#Metropolitan Opera’s beloved Music Director Emeritus James Levine rightly dotes on “Idomeneo, re di Creta” (Idomeneus, King of Crete). Wolfgang Amadeus #Mozart’s 12th of 21 operas uniquely features three tenors, three sopranos and a bass. But way back in 1781 the 25-year-old composer must have had Metropolitan Opera Chorus in mind when setting 11 choral numbers for the ingenious score—some just seconds long, others massive set pieces. Friday, March 17, Matthew Polenzani triumphed in the title role, and sopranos Ying Fang, Alice Coote and the searing Elza van den Heever jangled and tangled in a precarious love triangle.
Operatic title role
American tenor Matthew Polenzani with elegant vocalism and luxuriant lyrical legato gives a persuasive portrayal in this psychologically charged drama about the conflicted king who unwittingly swears to slay his own son, Prince Idamante. His specialty—passages sung as whispers that manage to reach the back row—he brandishes as if a sword and with it cuts straight to audience members’ hearts and deeply stirs the emotions.
Opera’s tangled web
Though from enemy lands, Ilia and Idamante seem made for each other, but Elettra wants him for herself. Ilia, a captive princess of steel-strength sweetness, claims Idomeneo as adoptive father, forgiving his having killed her own father, King Priam, in battle. Likewise, she refuses to hold this against Idomeneo’s son. She is key to both men’s redemption. The trio of sopranos assembled for these roles is stupendous.
Opera’s unconventional convention
For opera newbies, Prince Idamante requires a vigorous suspension of disbelief. It’s a “trouser role,” played by a soprano made up as a man. Mozart wanted a particular vocal quality found nowhere in the male vocal range. A newcomer thus sees a “man” who sounds very much like a woman who woos one woman and flees from another. As Idamante, British mezzo-soprano Alice Coote is engaging. Her rich voice easily enfolds the intricate, mellifluous vocal line.
Opera’s most unfortunate woman
Poor Elettra! Things never go well for her in operas, whether Richard Strauss’ early success’ title character (“Elektra”) or here as Mozart’s scornful, spurned, archetypal villainess. From a dysfunctional family, her stepfather killed her father, prompting her and her brother to murder their mother in revenge. From South Africa, the incandescent Elza van den Heever, the ever-regal Elettra, dispatches Act II’s aria and subsequent choral scene gently, with gorgeous legato phrasing and tender simplicity, but rages and roils to hair-raising effect in her ferocious Act I aria and in Act III’s royal tantrum and meltdown, with classic twitching and flinching added as a fine touch to her vocal explosion and physical collapse.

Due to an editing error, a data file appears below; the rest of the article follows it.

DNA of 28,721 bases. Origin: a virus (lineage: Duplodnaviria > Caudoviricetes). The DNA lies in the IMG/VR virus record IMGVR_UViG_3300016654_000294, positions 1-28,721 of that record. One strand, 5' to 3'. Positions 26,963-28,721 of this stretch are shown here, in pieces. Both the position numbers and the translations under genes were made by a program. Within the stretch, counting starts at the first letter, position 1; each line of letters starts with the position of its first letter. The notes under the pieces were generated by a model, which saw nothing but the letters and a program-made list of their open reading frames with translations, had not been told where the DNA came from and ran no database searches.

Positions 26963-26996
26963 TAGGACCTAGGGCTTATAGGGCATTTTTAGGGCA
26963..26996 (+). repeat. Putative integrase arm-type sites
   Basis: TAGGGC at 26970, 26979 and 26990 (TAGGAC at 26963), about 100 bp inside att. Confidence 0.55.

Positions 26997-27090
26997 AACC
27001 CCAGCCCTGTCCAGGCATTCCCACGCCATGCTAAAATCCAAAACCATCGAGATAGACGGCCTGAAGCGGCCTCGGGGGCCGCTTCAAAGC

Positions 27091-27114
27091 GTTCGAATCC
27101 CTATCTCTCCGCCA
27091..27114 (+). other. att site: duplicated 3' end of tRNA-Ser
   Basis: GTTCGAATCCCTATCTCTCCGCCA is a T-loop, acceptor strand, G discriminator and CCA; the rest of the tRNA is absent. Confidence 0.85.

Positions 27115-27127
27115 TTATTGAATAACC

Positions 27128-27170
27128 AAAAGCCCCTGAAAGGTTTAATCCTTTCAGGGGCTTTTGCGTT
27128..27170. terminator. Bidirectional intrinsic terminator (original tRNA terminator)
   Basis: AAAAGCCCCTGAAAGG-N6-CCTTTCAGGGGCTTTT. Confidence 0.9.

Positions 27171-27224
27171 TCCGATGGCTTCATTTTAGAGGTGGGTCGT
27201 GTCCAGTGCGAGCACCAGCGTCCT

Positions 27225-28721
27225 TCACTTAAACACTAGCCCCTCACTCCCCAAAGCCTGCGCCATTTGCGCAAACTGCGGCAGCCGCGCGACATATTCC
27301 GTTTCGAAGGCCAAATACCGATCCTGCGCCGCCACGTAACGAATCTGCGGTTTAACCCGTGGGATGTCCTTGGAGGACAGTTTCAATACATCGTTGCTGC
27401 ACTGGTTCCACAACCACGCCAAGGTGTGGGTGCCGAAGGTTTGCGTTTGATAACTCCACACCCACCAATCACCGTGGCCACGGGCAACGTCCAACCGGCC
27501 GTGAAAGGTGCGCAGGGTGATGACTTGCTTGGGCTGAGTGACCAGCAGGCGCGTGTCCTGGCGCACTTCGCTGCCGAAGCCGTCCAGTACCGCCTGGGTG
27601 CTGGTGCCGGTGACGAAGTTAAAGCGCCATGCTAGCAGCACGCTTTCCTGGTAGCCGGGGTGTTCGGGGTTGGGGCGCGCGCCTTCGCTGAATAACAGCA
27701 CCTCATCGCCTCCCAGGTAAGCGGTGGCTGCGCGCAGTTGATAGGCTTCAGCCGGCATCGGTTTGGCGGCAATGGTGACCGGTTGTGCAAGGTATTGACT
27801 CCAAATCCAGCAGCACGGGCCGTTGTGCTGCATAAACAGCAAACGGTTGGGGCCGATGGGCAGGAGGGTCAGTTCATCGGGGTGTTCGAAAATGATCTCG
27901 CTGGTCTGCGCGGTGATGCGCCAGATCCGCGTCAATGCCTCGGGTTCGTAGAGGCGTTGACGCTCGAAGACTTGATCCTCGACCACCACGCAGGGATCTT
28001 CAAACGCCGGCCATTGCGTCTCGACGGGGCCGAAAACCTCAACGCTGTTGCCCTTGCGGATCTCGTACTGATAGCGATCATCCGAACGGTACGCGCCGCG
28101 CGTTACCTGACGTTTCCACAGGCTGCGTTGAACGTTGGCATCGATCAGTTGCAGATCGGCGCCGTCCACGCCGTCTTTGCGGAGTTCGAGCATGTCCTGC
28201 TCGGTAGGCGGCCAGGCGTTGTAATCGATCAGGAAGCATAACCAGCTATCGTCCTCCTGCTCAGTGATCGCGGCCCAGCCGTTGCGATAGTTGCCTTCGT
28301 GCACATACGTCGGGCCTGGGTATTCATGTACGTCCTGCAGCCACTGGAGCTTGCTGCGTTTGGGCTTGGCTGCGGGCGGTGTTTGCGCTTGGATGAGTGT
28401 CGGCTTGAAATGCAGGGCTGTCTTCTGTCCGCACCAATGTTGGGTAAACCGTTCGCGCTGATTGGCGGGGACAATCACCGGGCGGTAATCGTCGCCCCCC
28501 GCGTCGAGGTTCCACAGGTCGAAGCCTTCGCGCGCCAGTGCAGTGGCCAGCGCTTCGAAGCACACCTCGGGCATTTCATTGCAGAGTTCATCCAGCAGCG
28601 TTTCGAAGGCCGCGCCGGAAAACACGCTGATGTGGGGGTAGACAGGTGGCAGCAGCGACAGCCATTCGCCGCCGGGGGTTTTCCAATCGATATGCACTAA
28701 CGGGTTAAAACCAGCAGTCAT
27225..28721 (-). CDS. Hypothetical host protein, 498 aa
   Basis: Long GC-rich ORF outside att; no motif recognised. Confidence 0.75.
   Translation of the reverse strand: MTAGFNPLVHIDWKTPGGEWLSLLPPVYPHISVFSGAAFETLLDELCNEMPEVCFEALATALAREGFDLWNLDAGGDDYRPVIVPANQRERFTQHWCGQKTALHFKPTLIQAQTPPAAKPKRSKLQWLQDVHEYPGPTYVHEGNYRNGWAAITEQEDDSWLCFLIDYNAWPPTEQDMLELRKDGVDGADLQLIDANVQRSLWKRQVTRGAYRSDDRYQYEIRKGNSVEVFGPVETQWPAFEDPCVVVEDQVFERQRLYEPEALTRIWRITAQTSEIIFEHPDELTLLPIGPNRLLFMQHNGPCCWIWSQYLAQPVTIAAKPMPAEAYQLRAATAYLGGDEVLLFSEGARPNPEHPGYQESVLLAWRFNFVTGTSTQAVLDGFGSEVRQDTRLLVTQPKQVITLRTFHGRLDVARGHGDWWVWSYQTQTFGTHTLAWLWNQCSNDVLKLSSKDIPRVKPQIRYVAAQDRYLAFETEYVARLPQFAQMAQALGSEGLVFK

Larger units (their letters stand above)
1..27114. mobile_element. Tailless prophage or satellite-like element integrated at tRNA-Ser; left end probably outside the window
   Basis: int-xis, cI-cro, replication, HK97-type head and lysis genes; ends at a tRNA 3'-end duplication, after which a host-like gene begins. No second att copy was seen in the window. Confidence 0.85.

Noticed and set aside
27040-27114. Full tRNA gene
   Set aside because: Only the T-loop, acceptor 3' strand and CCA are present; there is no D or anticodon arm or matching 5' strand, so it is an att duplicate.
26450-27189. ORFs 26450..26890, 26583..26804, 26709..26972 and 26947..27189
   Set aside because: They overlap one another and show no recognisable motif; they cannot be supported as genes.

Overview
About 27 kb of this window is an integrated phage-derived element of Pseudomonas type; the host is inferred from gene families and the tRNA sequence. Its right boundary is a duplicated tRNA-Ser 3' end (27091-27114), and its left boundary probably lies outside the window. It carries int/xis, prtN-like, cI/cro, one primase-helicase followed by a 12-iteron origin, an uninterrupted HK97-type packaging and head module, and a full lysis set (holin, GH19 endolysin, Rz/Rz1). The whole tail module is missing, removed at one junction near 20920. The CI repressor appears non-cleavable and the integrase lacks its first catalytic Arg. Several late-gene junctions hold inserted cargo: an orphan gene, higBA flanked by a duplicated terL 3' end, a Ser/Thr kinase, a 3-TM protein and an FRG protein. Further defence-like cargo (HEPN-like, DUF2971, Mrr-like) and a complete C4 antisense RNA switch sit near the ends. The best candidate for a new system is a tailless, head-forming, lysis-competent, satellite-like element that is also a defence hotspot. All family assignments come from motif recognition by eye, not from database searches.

Opera’s full-fledged heroine
As Ilia, Chinese-born Ying Fang is a real-deal soprano, with full, blossoming lyricism, a cookies-and-cream voice and an authentic trill, which she fortunately gets to display abundantly in this role. She shows savvy stage presence and acts with dramatic economy, even when not singing, appearing silently onstage during Elettra’s Act II aria and again in the ensuing trio, without upstaging her colleagues or drawing undue attention. The audience exuberantly rewarded her performance at curtain calls.
Metropolitan Opera’s fearless leader
The warmly applauded Maestro James Levine has conducted this opera 50 times at the Met. He deftly leads soloists and ensembles through sublimely lyrical and intensely dramatic passages. Metropolitan Opera Orchestra is at its best, from the rousing overture to the tiny details of the plush orchestrated recitatives. The mighty Metropolitan Opera Chorus runs the gamut of strength in aurally overwhelming numbers such as “Oh voto tremendo!” and the ethereal finesse of the hushed “Placido è il mar, andiamo” (Now that the sea’s calm, let’s embark).
“Idomeneo,” by Wolfgang Amadeus Mozart: two performances left; Metropolitan Opera, Lincoln Center for the Performing Arts, New York, N.Y. #Everything Music and Theatre